Tag: NLRB

Labor Nominee Exemplifies All That Is Bad with Government

Thomas Perez, the assistant attorney general for civil rights who personifies both the Peter Principle and this administration’s flouting of the rule of law, is due this week for a vote in the Senate Health, Education, Labor, and Pensions Committee on his nomination to be Labor Secretary. If senators who understand how destructive he is don’t do more than simply vote against him, they will have missed a key opportunity not just to stop a bad nominee, but to score easy political points too.

Quin Hilyer provides a useful recap of Perez’s nefarious dealings:

  • Interference with the Supreme Court case of Magner v. Gallagher, getting the City of St. Paul to dismiss its appeal to prevent what would’ve been a sharp (and probably unanimous) rebuke to the federal government regarding its use of “disparate impact” racial theories in housing policy, to the detriment of minorities and poor people everywhere;
  • Refusal to comply with subpoenas from the U.S. Commission on Civil Rights;
  • Dismissal of the Justice Department’s already-won prosecution of the Black Panthers for voter intimidation during the 2008 election;
  • Repeatedly stating and running a department dedicated to the proposition that voting rights and other civil rights law don’t protect white people;
  • Willfully misleading and lying to Congress under oath several times;
  • Racial abuse of the New York fire department, to the detriment of public safety and qualified minority applicants;
  • Hiring for “career” (non-political appointee) slots only attorneys who have demonstrable left-wing credentials—making Alberto Gonzales’s politicized-hiring foibles look like the model of civil service administration;
  • Trampling on religious liberties to the point that the Supreme Court unanimously rejected his arguments in Hosanna-Tabor v. EEOC regarding the “ministerial exception” to employment laws;
  • Conducting government business from a personal email account as much as 1,200 times (!) and now refusing to comply with congressional subpoenas to release those emails; and
  • Unrelated to him personally, being nominated to lead a cabinet department whose jurisdiction overlaps with an independent agency, the National Labor Relations Board, that was improperly constituted via illegal recess appointments and has continued to issue rulings even after the government lost its case unanimously at the D.C. Circuit.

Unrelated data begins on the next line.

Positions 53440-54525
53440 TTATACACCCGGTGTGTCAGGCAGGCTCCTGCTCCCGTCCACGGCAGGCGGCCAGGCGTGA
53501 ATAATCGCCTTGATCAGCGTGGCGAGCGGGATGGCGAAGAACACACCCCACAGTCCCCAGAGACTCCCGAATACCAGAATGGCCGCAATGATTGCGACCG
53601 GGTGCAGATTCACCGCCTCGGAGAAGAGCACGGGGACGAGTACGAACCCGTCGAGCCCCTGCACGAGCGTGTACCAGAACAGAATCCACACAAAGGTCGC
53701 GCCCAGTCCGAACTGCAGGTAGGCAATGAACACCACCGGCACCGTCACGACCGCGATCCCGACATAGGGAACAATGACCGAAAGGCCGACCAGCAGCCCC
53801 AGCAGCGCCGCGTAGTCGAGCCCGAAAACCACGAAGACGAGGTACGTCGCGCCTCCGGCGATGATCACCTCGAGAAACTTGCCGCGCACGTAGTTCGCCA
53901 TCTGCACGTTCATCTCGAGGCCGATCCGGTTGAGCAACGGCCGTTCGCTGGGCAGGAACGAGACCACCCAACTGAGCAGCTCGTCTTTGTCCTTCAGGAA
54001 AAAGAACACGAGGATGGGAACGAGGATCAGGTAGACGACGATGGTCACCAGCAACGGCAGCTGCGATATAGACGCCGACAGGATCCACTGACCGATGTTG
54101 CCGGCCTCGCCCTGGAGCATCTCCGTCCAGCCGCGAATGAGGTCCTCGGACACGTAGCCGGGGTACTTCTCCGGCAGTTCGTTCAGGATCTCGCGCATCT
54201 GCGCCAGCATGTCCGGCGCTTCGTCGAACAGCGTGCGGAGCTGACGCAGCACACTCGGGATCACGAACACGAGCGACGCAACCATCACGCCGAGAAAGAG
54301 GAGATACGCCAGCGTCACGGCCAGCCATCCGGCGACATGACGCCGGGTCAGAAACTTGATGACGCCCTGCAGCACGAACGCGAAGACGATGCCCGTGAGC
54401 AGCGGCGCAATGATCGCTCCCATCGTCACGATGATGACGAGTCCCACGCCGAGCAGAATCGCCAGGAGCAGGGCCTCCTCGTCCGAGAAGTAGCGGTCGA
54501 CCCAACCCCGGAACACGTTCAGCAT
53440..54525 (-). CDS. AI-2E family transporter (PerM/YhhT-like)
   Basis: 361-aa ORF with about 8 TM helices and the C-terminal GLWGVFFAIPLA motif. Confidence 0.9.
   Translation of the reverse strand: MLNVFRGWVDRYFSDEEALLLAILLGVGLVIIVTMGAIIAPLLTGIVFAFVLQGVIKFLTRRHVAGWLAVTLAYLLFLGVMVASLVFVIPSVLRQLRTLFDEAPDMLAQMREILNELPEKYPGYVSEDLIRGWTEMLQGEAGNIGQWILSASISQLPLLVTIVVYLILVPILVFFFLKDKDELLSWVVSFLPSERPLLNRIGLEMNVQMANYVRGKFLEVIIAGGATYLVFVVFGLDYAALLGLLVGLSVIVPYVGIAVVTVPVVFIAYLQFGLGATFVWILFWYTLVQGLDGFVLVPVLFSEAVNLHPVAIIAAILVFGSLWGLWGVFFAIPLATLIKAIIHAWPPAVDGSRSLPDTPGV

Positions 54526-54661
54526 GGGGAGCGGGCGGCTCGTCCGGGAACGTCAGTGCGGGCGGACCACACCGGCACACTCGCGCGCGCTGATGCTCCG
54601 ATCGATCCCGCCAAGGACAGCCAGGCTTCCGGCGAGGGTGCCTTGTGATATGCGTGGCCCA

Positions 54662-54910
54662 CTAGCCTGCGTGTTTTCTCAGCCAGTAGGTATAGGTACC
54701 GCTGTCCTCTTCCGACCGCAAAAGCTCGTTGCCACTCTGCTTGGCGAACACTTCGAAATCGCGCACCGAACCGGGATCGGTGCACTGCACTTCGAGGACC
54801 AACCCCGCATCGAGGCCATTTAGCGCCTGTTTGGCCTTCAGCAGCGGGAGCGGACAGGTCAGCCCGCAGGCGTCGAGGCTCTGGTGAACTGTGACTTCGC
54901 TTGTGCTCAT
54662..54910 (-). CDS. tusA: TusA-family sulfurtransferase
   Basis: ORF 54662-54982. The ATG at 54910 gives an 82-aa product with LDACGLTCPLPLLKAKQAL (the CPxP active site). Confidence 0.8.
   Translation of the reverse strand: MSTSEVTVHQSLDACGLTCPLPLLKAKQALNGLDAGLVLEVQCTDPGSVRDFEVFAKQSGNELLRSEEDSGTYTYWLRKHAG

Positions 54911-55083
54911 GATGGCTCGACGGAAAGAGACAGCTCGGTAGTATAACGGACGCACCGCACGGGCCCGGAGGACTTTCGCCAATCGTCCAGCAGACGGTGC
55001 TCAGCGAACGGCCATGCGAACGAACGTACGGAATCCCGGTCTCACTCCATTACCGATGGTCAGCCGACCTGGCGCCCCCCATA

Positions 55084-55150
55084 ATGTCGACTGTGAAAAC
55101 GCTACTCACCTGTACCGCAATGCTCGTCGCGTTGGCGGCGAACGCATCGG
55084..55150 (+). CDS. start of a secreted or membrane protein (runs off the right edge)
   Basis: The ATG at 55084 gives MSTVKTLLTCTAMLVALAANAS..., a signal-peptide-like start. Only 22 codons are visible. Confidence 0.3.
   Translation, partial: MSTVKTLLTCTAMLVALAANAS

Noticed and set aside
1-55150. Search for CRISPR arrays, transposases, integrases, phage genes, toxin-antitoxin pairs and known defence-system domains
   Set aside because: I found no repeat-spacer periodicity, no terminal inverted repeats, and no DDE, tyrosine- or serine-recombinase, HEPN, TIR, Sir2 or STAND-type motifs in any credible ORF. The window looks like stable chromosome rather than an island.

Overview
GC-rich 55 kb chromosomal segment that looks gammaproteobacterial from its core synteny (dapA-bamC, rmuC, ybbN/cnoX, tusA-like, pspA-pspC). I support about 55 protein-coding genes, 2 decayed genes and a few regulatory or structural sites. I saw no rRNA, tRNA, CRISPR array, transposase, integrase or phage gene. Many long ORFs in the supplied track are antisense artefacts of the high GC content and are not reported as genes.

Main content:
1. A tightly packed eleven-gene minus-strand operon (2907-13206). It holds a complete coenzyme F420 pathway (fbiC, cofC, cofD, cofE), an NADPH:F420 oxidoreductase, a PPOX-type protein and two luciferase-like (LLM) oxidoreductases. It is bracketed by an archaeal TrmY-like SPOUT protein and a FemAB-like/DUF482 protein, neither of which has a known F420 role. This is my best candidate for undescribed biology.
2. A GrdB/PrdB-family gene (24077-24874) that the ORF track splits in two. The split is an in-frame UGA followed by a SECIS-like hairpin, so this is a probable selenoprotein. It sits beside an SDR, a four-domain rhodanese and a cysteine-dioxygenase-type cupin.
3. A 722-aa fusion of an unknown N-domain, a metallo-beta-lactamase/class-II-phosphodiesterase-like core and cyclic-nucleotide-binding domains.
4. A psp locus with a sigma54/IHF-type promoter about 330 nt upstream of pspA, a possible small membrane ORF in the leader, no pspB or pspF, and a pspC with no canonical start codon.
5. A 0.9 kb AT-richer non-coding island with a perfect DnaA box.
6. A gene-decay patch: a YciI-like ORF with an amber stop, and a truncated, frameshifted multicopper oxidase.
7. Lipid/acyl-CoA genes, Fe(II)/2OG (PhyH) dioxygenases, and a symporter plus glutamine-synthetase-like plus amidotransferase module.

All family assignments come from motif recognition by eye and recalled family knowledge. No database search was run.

About the only thing that The Talented Mr. Perez has going for him is that his performance at his confirmation hearing wasn’t the complete disaster that Defense Secretary Chuck Hagel’s was at his (a low bar). In short, if there is ever a reason not to simply defer to the president in his choice of cabinet members or to make political hay rather than simply have a quiet vote, this is it. 

Unions Can’t Force Non-Members to Pay for Political Advocacy

As recent events in Wisconsin have demonstrated, public-sector unions are powerful political constituencies that can shape government to their ends. The Service Employees International Union, for example, the defendant in Knox v. SEIU Local 1000, has been ranked by OpenSecrets.org as the fifth biggest “heavy hitter” in federal politics in terms of campaign spending.

In 2005, the SEIU initiated a mid-year campaign against two California ballot measures, one that would cap state spending and another that would restrict the use of union dues for political purposes. In states such as California that do not have “right to work” laws, unions are allowed to take dues from non-union workers to finance collective-bargaining activities that, arguably, benefit all employees.  Since 1977, however, unions have not been allowed to take dues from non-union members to pay for pure political advocacy without adequate protections for possible dissenters.

To distinguish political money from collective-bargaining money, the Supreme Court requires that a “Hudson notice” be given to all non-union workers. This notice gives non-members the opportunity to challenge political expenditures. But when the SEIU began garnishing 25-33% more wages to fight the California ballot initiatives, it issued no new Hudson notice, effectively forcing 28,000 non-member employees to finance its political speech.

As Judge J. Clifford Wallace wrote in dissent from the Ninth Circuit’s ruling in favor of the SEIU, “it is undeniably unusual for a government agency to give a private entity the power, in essence, to tax government employees.”  Now before the Supreme Court, Cato joined the Pacific Legal Foundation, the Center for Constitutional Jurisprudence, and the Mountain States Legal Foundation, on a brief supporting the non-union workers and arguing that the Court should focus not on the extent of the burden Hudson places on unions (as the Ninth Circuit did) but on the paramount reasons why the notice requirements exist in the first place: to ensure that an individual’s right to speak or remain quiet receives the protection it deserves.

As Judge Wallace put it, “the union has no legitimate interest … in collecting agency fees from nonmembers to fill its political war-chest.”

We also highlight the numerous unscrupulous tactics that unions have used over the years that violate the rights of dissenting workers – the same kind of rights that the Ninth Circuit treated with indifference. Finally, in light of the extreme political power that unions enjoy, the Court should find that the only way to adequately protect the rights of dissenting workers is to require that all non-union members must “opt-in” to any garnishment of wages for political purposes.

The Supreme Court will hear the Knox case in early 2012.  Here again is Cato’s brief.